Characters: The main character is naive about the weirdest things. His inner dialogue plays him as snarky and world-weary despite his youth (which is fine) . . . but he’s a highschool student, and is confused by why gorillas are fighting over a mate.

The mother, looks like she’s being set up to be the "badass action Mom" trope, but rather halfheartedly. It almost feels like the author didn’t devote any time to building her character before starting the story.

The father, seems fairly lackluster, cowing to his wife’s will. Which is fine and all, but it’s not displayed in an interesting way.

There’s a transgendered (MtF) character presented, that the main character has a crush on and can’t comprehend why others have a problem with this (remember what I said about unrealistic naiveté). I’m okay with him not having a problem with it . . . but him being confused that others do is just absurd. He was raised in the USA, not Magical Faerie Land.

Personally, I find it trashy and insulting. Not so much that it’s there, but how it’s presented and handled. Much like the "Arthurian" label, it feels like it’s been shoehorned in where it doesn’t belong. Especially given the rest of the tone of this story, the including of sexuality- ANY sexuality- is incredibly jarring. And I get the feeling the author has never actually met a transgendered individual in his life.

I’m assuming this is a matter of trying to do good and failing, rather than a matter of callously seeking praise from the non-cisgendered communities.

2/5- which can be dropped to a 0 if I’m wrong in my assumption. I don’t like "exploitation films", or written variants of them. But I don’t believe that’s what is happening here, and am invoking Hanlon’s Razor.

Worldbuilding: Like everything else, it’s lackluster. There’s hints of an interesting magical world, that is more like a living daydream . . . standard, even generic, Modern Supernatural fare. I’ll forgive the lack of establishment, because this genre loves to slowly reveal the supernatural.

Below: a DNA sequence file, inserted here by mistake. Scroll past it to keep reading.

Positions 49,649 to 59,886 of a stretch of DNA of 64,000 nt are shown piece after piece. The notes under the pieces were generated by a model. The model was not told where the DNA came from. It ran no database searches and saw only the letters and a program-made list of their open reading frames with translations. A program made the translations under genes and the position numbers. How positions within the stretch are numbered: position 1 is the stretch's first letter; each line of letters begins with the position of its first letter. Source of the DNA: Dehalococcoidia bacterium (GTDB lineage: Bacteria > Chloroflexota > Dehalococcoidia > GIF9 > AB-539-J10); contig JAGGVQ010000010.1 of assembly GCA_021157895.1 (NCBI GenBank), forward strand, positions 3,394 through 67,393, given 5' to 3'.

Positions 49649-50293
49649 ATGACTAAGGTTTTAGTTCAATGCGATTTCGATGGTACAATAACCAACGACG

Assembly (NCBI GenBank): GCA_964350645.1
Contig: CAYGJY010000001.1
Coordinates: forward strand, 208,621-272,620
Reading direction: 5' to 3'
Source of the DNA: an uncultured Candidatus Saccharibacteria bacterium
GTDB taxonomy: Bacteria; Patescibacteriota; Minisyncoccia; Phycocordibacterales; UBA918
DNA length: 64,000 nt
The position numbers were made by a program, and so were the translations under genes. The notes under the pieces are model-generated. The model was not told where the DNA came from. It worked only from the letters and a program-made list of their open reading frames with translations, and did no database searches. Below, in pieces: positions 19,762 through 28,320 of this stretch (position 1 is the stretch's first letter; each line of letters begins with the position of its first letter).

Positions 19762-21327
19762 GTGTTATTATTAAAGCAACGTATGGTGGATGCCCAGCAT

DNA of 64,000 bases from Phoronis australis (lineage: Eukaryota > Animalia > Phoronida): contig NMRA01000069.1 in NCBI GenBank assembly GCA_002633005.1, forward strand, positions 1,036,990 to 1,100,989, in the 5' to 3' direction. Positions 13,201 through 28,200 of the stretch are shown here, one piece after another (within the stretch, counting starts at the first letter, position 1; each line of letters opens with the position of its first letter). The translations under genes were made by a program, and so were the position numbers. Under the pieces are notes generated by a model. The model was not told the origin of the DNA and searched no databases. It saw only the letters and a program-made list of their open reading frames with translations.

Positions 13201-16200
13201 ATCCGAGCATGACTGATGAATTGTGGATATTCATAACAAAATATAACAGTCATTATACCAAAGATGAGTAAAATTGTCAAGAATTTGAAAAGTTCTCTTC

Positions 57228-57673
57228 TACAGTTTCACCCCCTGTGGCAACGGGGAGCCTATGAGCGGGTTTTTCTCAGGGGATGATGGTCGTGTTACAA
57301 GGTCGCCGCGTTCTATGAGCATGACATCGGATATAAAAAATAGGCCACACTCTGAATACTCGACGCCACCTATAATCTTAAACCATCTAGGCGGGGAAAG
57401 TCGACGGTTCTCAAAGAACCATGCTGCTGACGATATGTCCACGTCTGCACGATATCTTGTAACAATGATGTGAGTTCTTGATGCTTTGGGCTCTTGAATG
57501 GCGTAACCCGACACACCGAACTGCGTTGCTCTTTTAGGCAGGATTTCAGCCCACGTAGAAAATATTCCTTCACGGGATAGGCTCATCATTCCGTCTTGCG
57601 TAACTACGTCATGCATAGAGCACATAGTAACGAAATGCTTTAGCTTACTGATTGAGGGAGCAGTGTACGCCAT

The problem is, the ‘real world’ side is equally unestablished. We go through entire chapters without learning anyone’s names except the main characters. While in school, no less.


Tone: This is normally a "Your Mileage May Vary" to me. My Little Pony and Supernatural have vastly different tones, and it’s a matter of taste as to which is better. Too opinion based, no intelligent reviewer treads here.

But . . . Heirs of Excalibur seems to be trying to be both. And again I’ll use the word ‘lackluster’ to describe the story.

On one hand . . . easy, bite sized problems that get solved less than a thousand words later like an episodic cartoon.

And the other hand has issues of racism, sexuality and ancient family feuds that are hinted at . . . and then ignored . . . or treated like they can be solved in episodic format.

It’s like the author can’t decide if he wants to write for children or for adults, and he can’t seem to find the balance.

I won’t assign a number here, because I refuse to let "personal taste" define my critiques.

So my overall numbers are a 8.5/20, but I’m deducting the half point for the aforementioned tone clashes and poor handling of complex issues, solely for how badly it hurts the overall narrative. And I cannot recommend it, even to people who might like the tonal clash.